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Berlin: Sprin- tional medicine in the USA – prevalence order 160mg kamagra super otc erectile dysfunction treatment calgary, costs ger-Verlag order online kamagra super erectile dysfunction 3 seconds, (1996) buy kamagra super master card erectile dysfunction pills available in stores. Introducing a placebo ting up and running a pharmacovigilance centre needle into acupuncture research. Ascertaining the minimally important differ- theory of acupuncture in musculoskeletal pain. On the evaluation of the evance and statistical signiﬁcance in health related clinical effects of acupuncture. Causes and treatment of low back status and well-being of patients with chronic pain. Green 2004 John Wiley & Sons, Ltd ISBN: 0-471-98787-5 6 B reast ancer DONALD A. Anderson Cancer Center, Houston, TX 77030, USA INTRODUCTION in situ (DCIS) increased by about sixfold, from about 5 cases per 100 000 women in 1980 to more More than 200 000 women in the United States than 30 per 100 000 in 1998. About Despite the increasing incidence of breast 40 000 women die from the disease each year. Although the risk mortality has decreased by almost 2% per year of breast cancer is substantially higher in older in the 1990s. Of this improvement in breast cancer survival to cases diagnosed in the US in 1998, 5% occurred increased use of screening mammography and to in women under the age of 35, 30% in women improvements in the treatment of breast cancer. These years saw the for- From 1940 to the early 1980s, breast cancer mation of strong advocacy groups that worked incidence in the US increased by a fraction to promote research in breast cancer. In addition, patient advocates the same period, the rate of ductal carcinoma have become highly educated about research Textbook of Clinical Trials. Green 2004 John Wiley & Sons, Ltd ISBN: 0-471-98787-5 88 TEXTBOOK OF CLINICAL TRIALS issues and many serve regularly alongside profes- 0 through Stage IV disease are 21%, 42%, 29%, sional scientists on various governmental boards 5% and 4%, respectively. Patient advo- examination has limited discrimination ability cates also serve on cooperative group committees because 70–80% of tumours are of a single type: that plan clinical trials in breast cancer, institu- inﬁltrating ductal carcinoma. PROGNOSIS Advocacy groups have worked to increase the number of women who participate in clinical tri- Breast cancer is heterogeneous. The Clinical Trial Initiative of the National cancers are slowly growing and their carriers Breast Cancer Coalition Fund (NBCCF) main- survive for many years and die of other causes. This heterogeneity registry, experts from the NBCCF ascertain that has implications for research in all phases of the it addresses an important, novel research ques- disease, beginning with screening and diagnostic tion related to breast cancer, and that its design methods through the evaluation of treatments for is scientiﬁcally rigorous and employs appropriate advanced disease. Stage IV disease is generally regarded to be incurable, with median STAGING survival in the range of 18 to 24 months, although a small fraction of patients with Stage IV disease Breast cancer is staged using a system developed achieve complete remission following systemic by the American Joint Committee on Cancer, chemotherapy, and survive for many years. The stage of disease, ranging from 0 node involvement is associated with a worse to IV, is based on combinations of these TNM prognosis, with ﬁve-year disease-free rates rang- rankings. Tumour grade, proliferative Stage 0 consists of ductal and lobular carci- activity and menopausal status play relatively noma in situ (DCIS, LCIS), non-invasive and minor roles. Although stage is an important prognostic Stages I to III are invasive stages in which the factor, it is of limited use as a determinant tumour is conﬁned to the breast or its immedi- of treatment outcome. Higher stage indicates larger primary of treatment are reasonably consistent across tumours or greater locoregional tumour involve- stages – although the absolute beneﬁt can be ment. Patients having evidence of distant metas- much greater for higher stage disease. In the US, the approxi- as indicators of general tumour aggressiveness, mate proportions of women diagnosed with Stage irrespective of type of therapy. BREAST CANCER 89 the best-studied predictive factor is oestrogen- breast cancer throughout the ﬁrst half of the cen- receptor (ER) status, which is an important tury, sometimes combined with radiotherapy. Tamoxifen and other selec- clinical trials to investigate alternative therapies tive oestrogen-receptor modulators (SERMs) are was proposed in the 1960s, controversy arose highly effective in patients with hormone- among breast cancer researchers as well as in sensitive breast cancer, but they have no other medical ﬁelds. Patients who beneﬁt from SERMs pioneers in the ﬁeld persisted in designing tri- may also beneﬁt from aromatase inhibitors. These early tri- 20% to 40% of breast tumours, and has been als compared various surgical and radiotherapy cited in numerous reports as conveying poor approaches. Rather, breast cancer came to be understood as a systemic disease that HISTORICAL PERSPECTIVE ON CLINICAL could beneﬁt from systemic therapy, and radi- TRIALS IN BREAST CANCER cal local therapies were no longer regarded as essential for prolonging survival. SURGERY AND RADIOTHERAPY CHEMOTHERAPY Scientiﬁc understanding of the biology of breast cancer has changed radically in the past 50 years. Cytotoxic agents for treatment of solid tumours Results of large randomised trials have played a were ﬁrst developed in the 1950s. From the nineteenth proved to be highly sensitive to several of these, century and up into the 1970s, breast cancer was when used as single agents in small trials. Subse- understood to be a local/regional disease that quently, combinations of these cytotoxic agents spread by direct extension along lymphatic path- were evaluated, one of the earliest being the ways to distant sites. This concept gave rise to the Cooper regimen (cyclophosphamide, methotrex- surgical methods promoted by W. This surgi- cancer cells to cytotoxic agents, the stage was set cal technique, known as radical mastectomy, for the rapid development of adjuvant chemother- remained the principal approach to treatment of apy once this concept was introduced in the 90 TEXTBOOK OF CLINICAL TRIALS 1970s. A randomised trial comparing surgery fol- most important advance in treating breast cancer. Small trials conducted HIGH-DOSE CHEMOTHERAPY WITH BONE in solid tumours in the early 1970s established MARROW TRANSPLANT OR STEM safety and dosing, and these were quickly fol- CELL SUPPORT lowed by Phase II trials of the agent in metastatic breast cancer. Subsequently, doxorubicin was An unresolved question in therapy of breast can- evaluated in combination with other agents, and cer that has presented an unusual challenge for randomised trials established that higher response the conduct of clinical trials is that of high- rates could be achieved in metastatic disease with dose chemotherapy supported by autologous bone combinations that included doxorubicin. These marrow transplant or peripheral blood progenitor successes prompted the introduction of various cells. Ten trials addressing the question of high- doxorubicin and other anthracycline-containing dose versus standard-dose chemotherapy have combinations as adjuvant therapy for primary been reported. Only two of the remaining eight trials tions continue to play a prominent role in the entered more than 200 patients. The available evidence suggests that high- dose therapy provides little or no beneﬁt for patients regardless of their disease stage. Early trials focused on ovarian ablation by Eight large randomised trials conducted since surgery or chemical means. The anti-oestrogen 1963 assessed the value of screening mam- agent tamoxifen was introduced in the 1970s, mography for reducing breast cancer mortal- at a time when there was high regard for the ity. These are of particular interest for the potential of cytotoxic agents, but little interest scrutiny they have undergone in recent years. Early small trials in the preponderance of evidence from the ran- metastatic breast cancer were equivocal and could domised trials indicates a beneﬁt associated with have led to abandoning the agent. After a series of large randomised trials, ity differences between the screened and non- tamoxifen is now regarded as standard therapy screened groups. Beginning in 1983, this group has col- lected data from virtually all major randomised PREVENTION trials conducted in early breast cancer, published Beginning in the 1990s, coinciding with the or not.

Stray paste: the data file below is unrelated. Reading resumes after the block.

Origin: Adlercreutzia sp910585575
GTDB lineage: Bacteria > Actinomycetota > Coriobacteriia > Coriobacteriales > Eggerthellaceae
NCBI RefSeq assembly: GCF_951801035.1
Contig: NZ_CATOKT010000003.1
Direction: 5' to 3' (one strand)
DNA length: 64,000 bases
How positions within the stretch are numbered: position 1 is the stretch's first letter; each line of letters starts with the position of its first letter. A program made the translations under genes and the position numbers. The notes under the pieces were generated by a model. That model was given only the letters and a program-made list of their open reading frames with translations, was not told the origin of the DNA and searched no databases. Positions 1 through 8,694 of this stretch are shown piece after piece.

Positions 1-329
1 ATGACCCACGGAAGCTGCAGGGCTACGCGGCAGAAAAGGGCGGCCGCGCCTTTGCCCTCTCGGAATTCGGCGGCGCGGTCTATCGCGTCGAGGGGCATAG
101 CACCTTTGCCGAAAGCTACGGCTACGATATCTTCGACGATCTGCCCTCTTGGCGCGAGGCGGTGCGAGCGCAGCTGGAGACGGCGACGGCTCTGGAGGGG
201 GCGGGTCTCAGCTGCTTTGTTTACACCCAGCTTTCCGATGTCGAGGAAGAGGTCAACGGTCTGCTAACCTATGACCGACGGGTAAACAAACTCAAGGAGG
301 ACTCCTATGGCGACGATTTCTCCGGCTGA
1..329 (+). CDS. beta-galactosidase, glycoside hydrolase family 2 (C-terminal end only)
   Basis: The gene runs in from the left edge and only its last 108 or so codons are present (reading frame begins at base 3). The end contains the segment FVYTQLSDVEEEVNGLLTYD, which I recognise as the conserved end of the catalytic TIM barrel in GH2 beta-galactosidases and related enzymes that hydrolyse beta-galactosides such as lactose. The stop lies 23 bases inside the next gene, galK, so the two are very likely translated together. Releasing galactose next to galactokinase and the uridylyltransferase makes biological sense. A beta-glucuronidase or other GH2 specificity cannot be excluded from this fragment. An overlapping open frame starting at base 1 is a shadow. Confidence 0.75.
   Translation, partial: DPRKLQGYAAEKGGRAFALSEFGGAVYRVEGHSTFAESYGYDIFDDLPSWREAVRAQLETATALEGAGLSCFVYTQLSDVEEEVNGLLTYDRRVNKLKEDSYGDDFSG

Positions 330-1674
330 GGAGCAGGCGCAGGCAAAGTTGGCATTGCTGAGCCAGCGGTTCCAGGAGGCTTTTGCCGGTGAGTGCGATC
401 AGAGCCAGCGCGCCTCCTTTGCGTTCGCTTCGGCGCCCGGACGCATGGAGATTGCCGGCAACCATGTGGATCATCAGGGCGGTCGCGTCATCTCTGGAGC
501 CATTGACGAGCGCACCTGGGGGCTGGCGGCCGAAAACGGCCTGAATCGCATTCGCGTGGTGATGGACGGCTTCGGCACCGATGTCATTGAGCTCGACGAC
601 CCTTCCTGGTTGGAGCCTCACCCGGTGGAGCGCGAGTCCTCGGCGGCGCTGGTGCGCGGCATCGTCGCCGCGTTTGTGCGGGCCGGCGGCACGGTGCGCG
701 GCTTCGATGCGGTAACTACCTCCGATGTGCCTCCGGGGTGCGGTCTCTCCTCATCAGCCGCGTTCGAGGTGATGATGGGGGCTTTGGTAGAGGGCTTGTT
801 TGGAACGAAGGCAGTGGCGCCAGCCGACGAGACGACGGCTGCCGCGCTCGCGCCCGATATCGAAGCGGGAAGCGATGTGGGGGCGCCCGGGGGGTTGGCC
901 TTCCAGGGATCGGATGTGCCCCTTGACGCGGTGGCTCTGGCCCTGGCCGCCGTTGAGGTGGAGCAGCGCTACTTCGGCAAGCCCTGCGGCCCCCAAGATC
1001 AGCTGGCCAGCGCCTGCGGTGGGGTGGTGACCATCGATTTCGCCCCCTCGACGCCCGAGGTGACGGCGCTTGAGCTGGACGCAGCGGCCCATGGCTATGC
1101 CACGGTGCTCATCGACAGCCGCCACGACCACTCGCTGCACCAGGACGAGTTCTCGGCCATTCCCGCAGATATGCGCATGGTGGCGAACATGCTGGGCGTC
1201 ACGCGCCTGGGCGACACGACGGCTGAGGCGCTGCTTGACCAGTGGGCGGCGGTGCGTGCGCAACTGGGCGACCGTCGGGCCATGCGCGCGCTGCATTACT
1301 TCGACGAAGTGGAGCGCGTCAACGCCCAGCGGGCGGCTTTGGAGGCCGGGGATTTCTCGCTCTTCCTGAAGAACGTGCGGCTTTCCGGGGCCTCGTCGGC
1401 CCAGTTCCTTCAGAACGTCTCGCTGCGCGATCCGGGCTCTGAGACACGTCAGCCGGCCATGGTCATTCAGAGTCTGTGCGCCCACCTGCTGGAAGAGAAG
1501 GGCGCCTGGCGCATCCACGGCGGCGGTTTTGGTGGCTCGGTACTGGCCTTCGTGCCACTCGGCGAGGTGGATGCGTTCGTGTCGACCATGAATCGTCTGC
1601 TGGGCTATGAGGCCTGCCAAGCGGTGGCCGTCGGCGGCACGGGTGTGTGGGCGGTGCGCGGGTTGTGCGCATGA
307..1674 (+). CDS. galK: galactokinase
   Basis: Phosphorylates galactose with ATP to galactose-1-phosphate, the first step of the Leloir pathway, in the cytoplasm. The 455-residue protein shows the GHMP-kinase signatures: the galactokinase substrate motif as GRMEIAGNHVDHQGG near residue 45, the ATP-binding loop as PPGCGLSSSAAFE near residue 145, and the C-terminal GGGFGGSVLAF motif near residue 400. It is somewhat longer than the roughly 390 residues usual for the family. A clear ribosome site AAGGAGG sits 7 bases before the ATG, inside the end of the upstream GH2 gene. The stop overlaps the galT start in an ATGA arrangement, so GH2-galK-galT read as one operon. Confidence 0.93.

Do not switch from a generic to Dilantin buy cheap kamagra super online impotence caused by medication, or vice versa kamagra super 160 mg with amex erectile dysfunction vacuum pumps australia, ✔ If taking lamotrigine purchase kamagra super paypal top erectile dysfunction doctors new york, notify the physician immediately if a without discussing with the prescribing physician. CHAPTER 11 ANTISEIZURE DRUGS 193 comply with the prescribed regimen and attain seizure How Can You Avoid This Medication Error? The nurse holds all medica- drug (monotherapy) is recommended when possible. If tions, including her antiseizure medication, which is usually taken effective in controlling seizures, monotherapy has the ad- at midnight and 6 AM. If the first drug, in adequate dosage, fails to control seizures or causes unacceptable ad- verse effects, then another agent should be tried as PRINCIPLES OF THERAPY monotherapy. Most practitioners recommend sequen- tial trials of two to three agents as monotherapy before Therapeutic Goal considering combination therapy. When substituting one AED for another, the second Drug therapy is the main treatment of epilepsy for clients of all drug should be added and allowed to reach therapeutic ages. The goal is to control seizure activity with minimal ad- blood levels before the ﬁrst drug is gradually decreased verse drug effects. In most clients, treatment with a single AED is substituting oxcarbazepine for carbamazepine or vice sufﬁcient to meet this goal. In 20% to 30% of clients, however, versa, because the drugs are similar. In general, combination ther- When monotherapy is ineffective, a second, and some- apy is associated with more severe adverse effects, interactions times a third, drug may be added. Dosage forms may increase seizure control, client con- diagnosis is essential before drug therapy is started. For example, extended re- general, AEDs with activity against both partial-onset lease or long-acting dosage forms can maintain more and generalized seizures include lamotrigine, leve- consistent serum drug levels and decrease frequency of tiracetam, topiramate, valproic acid, and zonisamide. Most of the AEDs are available in oral Drugs considered most useful for partial seizures include tablets or capsules; a few are available as oral liquids carbamazepine, gabapentin, oxcarbazepine, phenobarbi- or injectable solutions. Cost should be considered because this may be a major ethosuximide is the drug of choice; clonazepam and factor in client compliance. For mixed seizures, a com- are generally effective and better tolerated than older bination of drugs is usually necessary. Most of these agents are approved for com- other factors, may vary among pharmacies and change bination therapy with other AEDs in clients whose over time. However, the following list of costs per seizures are not adequately controlled with a single month allow comparisons among AEDs and may be drug. Oxcarbazepine is approved for monotherapy of useful in clinical practice. Costs of older drugs are carbe- partial seizures; some of the other drugs are also thought mazepine ($54 to $81), ethosuximide ($105 to $158), to be effective as monotherapy. Adverse drug effects may be the deciding factor in valproate ($80 to $280). Costs of newer drugs are choosing an AED because most types of seizures can gabapentin ($139 to $354), lamotrigine ($196 to $289), be treated effectively by a variety of drugs. The use of levetiracetam ($105 to $315), oxcarbazepine ($97 to carbamazepine and valproic acid increased largely be- $358), tiagabine ($99 to $190), topiramate ($88 to $354), cause they cause less sedation and cognitive and psycho- and zonisamide ($100 to $201). Most of the newer AEDs reportedly cause uninsured clients, choosing less expensive drug ther- fewer adverse effects and are better tolerated than the apy regimens. In general, infants exposed to one AED have a signiﬁcantly higher Nursing Notes: Apply Your Knowledge risk of birth defects than those not exposed and infants exposed to two or more AEDs have a signiﬁcantly You are a nurse working in a clinic. His seizures have been well controlled on Drug Dosage phenytoin (Dilantin) 300 mg hs. The dosage of most drugs is determined empirically by ob- servation of seizure control and adverse effects. Usually, larger doses are needed for a single drug than for multiple drugs; for people with a large body mass 2. Periodic measurements of serum drug levels are rec- (assuming normal liver and kidney function); and in ommended, especially when multiple AEDs are being cases involving trauma, surgery, and emotional stress. Smaller doses are usually required when liver disease with particular drug dosages, seizure control, or ad- is present and when multiple drugs are being given. For most drugs, initial doses are relatively low; doses in relation to clinical responses because there are wide are gradually increased until seizures are controlled or variations among clients receiving similar doses, prob- adverse effects occur. Then, doses may be lowered to ably owing to differences in hepatic metabolism. In the minimum effective level, to decrease adverse ef- other words, doses should not be increased or decreased fects. Adverse effects are more likely to occur during solely to maintain a certain serum drug level. In addi- initiation of treatment and, if treatment is started too tion, the timing of blood samples in relation to drug ad- aggressively, clients may be unwilling to continue a ministration is important. For routine monitoring, blood particular medication even if doses are reduced in samples should generally be obtained in the morning, amount or frequency of administration. Several antiseizure drugs have the potential for caus- dosage of the one being added is gradually increased ing blood, liver, or kidney disorders. For this reason, it while the one being discontinued is gradually decreased. When fosphenytoin is substituted for oral phenytoin, the causes include incorrect diagnosis of the type of seizure, same total daily dosage (in PE) may be given IV or IM. For patients receiving carbamazepine or oxcarbazepine drug dosage, and too-frequent changes or premature therapy, either agent may be substituted for the other withdrawal of drugs. Additional causes may include drug without gradual reduction or titration of the dose. For overdoses (eg, theophylline) and severe electrolyte most patients, the equivalent oxcarbazepine dosage is imbalances (eg, hyponatremia) or use of alcohol or 50% higher than the carbamazepine dosage. Duration and Discontinuation of Therapy Antiseizure drug therapy may be discontinued for some Monitoring Antiepileptic Drug Therapy clients, usually after a seizure-free period of at least 2 years. The effectiveness of drug therapy is evaluated primar- drugs should be discontinued, studies indicate that medica- ily by client response in terms of therapeutic or adverse tions can be stopped in approximately two thirds of clients effects. CHAPTER 11 ANTISEIZURE DRUGS 195 Advantages of discontinuation include avoiding adverse drug CNS and cause drowsiness, their combination with any other effects and decreasing costs; disadvantages include recur- CNS depressant drugs may cause excessive sedation and other rence of seizures, with possible status epilepticus. They may also decrease the effects of drugs cannot be stopped completely, periodic attempts to de- numerous other drugs, mainly by inducing drug-metabolizing crease the number or dosage of drugs are probably desirable enzymes in the liver. Discontinuing drugs, chang- drugs are metabolized and eliminated more quickly. In some ing drugs, or changing dosage must be done gradually over 2 cases, larger doses of the affected drugs are needed to achieve to 3 months for each drug and with close medical supervision therapeutic effects.